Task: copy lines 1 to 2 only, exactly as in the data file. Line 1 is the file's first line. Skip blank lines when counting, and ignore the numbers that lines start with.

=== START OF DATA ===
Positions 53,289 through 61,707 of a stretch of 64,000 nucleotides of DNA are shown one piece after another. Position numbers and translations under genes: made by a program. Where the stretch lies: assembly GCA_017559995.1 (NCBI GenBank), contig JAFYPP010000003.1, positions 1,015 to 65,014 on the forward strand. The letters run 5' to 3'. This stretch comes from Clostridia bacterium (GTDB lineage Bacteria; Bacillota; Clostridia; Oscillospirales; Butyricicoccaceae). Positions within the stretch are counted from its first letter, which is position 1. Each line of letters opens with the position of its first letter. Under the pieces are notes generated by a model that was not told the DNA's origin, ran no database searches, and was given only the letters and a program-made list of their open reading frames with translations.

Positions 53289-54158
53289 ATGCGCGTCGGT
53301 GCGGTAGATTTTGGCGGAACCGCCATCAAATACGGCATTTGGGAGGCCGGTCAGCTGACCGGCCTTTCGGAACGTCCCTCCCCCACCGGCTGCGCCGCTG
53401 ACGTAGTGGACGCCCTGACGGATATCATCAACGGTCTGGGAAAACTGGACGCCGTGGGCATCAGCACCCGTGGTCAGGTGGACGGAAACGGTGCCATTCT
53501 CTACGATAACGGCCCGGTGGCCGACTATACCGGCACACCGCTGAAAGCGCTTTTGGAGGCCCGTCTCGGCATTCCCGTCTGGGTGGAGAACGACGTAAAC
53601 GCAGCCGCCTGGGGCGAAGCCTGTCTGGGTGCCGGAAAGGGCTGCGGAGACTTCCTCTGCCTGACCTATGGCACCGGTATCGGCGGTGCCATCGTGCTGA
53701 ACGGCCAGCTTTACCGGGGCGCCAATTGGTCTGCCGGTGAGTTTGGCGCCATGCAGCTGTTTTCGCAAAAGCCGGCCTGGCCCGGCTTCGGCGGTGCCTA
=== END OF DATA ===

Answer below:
Positions 53,289 through 61,707 of a stretch of 64,000 nucleotides of DNA are shown one piece after another. Position numbers and translations under genes: made by a program. Where the stretch lies: assembly GCA_017559995.1 (NCBI GenBank), contig JAFYPP010000003.1, positions 1,015 to 65,014 on the forward strand. The letters run 5' to 3'. This stretch comes from Clostridia bacterium (GTDB lineage Bacteria; Bacillota; Clostridia; Oscillospirales; Butyricicoccaceae). Positions within the stretch are counted from its first letter, which is position 1. Each line of letters opens with the position of its first letter. Under the pieces are notes generated by a model that was not told the DNA's origin, ran no database searches, and was given only the letters and a program-made list of their open reading frames with translations.

Positions 53289-54158